Sunday, January 11, 2009

What I Learned From Daddy

Theresa Laws

The trouble started the moment I was born. Daddy wanted a boy. Being blessed with me instead, he gave me a name with his initials, then retreated into silence. He became a man of few words and me being well, me, I became a person of many, prattling on about everything and nothing, determined to fill all the empty spots in our relationship.
There were no discussions between us about how the world should run while we were together in his work shop. Only grumblings about how I had squashed walnuts in his vice.
We never mused about what women really want while on a fishing trip to the lake. There was only a terse reminder to be quiet because I was scaring the fish.
He never taught me how to drive, shoot a gun, or skin a catfish. What he did teach me was it was OK to break the rules. I know he never intended that with his message, but it worked out that way.
Eventually I gave up on Daddy and moved on to having other men in my life. Before long, I was engaged. Daddy said little about it until, I think, the night before the wedding.
All those years when he would have been imparting the wisdom of the ages to a son, he must have been pondering this worthwhile advice for his daughter.
He gazed up from his recliner, pale blue eyes steely, as usual. The best advice I could never follow came right after the speech about coming home if things didn’t work out, and about how there would be rules if I did…blah, blah, blah. Daddy blurted out all that pent up man to man advice and said:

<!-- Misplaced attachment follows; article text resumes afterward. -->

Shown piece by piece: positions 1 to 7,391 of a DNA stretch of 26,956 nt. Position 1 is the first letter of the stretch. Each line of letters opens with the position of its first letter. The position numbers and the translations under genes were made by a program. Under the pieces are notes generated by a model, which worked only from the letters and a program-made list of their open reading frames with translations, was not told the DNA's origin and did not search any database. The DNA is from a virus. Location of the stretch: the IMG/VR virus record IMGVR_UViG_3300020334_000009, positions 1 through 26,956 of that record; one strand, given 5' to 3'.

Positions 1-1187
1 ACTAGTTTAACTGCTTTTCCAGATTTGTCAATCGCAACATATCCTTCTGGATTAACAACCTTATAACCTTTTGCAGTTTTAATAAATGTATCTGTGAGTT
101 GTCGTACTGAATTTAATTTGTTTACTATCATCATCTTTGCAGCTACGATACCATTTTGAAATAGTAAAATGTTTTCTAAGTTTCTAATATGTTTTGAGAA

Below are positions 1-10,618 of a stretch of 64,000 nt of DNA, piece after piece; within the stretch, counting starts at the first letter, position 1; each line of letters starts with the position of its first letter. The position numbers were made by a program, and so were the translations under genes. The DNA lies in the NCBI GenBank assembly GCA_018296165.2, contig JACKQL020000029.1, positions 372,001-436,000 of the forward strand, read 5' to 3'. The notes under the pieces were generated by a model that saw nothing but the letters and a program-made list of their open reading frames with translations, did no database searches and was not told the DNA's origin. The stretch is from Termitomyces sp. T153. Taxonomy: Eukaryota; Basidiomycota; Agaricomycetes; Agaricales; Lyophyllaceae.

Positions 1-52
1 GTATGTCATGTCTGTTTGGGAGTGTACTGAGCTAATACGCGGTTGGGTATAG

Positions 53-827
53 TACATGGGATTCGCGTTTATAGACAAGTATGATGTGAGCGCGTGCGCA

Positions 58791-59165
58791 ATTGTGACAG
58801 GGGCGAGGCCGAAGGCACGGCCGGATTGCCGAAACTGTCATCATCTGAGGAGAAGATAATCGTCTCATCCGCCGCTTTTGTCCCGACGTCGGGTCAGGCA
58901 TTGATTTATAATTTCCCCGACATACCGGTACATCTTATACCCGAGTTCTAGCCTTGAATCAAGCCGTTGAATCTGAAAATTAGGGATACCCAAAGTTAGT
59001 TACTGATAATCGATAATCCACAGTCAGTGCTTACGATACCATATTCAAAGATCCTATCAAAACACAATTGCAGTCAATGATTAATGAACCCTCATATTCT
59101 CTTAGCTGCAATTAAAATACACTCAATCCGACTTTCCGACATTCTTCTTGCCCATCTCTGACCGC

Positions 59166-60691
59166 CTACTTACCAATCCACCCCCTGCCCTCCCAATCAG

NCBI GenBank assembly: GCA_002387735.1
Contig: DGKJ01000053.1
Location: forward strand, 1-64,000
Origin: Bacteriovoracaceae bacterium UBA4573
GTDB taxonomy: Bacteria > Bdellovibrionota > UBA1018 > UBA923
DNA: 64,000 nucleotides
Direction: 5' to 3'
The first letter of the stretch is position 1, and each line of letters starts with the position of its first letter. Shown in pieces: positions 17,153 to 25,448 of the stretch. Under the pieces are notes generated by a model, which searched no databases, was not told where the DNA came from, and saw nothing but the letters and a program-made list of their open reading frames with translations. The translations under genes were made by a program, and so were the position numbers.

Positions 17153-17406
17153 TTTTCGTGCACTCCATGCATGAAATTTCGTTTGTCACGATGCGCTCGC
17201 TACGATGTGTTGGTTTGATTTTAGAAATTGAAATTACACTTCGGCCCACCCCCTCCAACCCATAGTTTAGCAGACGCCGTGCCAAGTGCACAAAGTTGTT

“Always have meat for dinner and never buy retread tires.”
For once in my life, I was speechless. Always and never are two very tall orders. Being a dutiful daughter, I considered his instructions, and tried very hard to carry them out.
Moral obligations make some “always” and “nevers” easy, but most of life isn’t structured that way. Surprisingly, I’ve found that to be the case in my writing life as well – the one place we’re taught to follow strict rules. Sentence structure must be - just so. Punctuation goes - here. Spell words - this way.
When I first decided to become a writer, all the books I read and the prose I wrote followed the rules. Then, in a rebellious streak, I switched from classic works to popular (read BLOCK BUSTER SALES) and realized that those writers who broke the rules were wonderful.
I also realized that I would have many occasions in my life when I just couldn’t follow Daddy’s advice. By choice, sometimes there wasn’t meat for dinner. By necessity, sometimes retreads would have to do.
So, when I write, by choice I chose fragmented sentences to make a point. You know? Perhaps I use an unusual punctuation to help my reader understand exactly what I want to convey. Pause here, trail away… Maybe it’s necessary to misspell a word to impart personality in a character’s speech. Do ya think? And, I’ve discovered something else. Breaking the rule of always and never has made me a better writer. If that’s what it takes, I’ll do it. Always.


Sheryl Tuttle said...

Enjoyable post!

Gary Denton said...

Nice post Theresa.
So many of us can relate to that distant relationship you had with your father- even some of us guys.
It's refreshing to think of breaking the rules this way, and I think one of my 6 word novels applies here: "He knew which rules to break."
Feel free to eidit the first word with "She" as needed.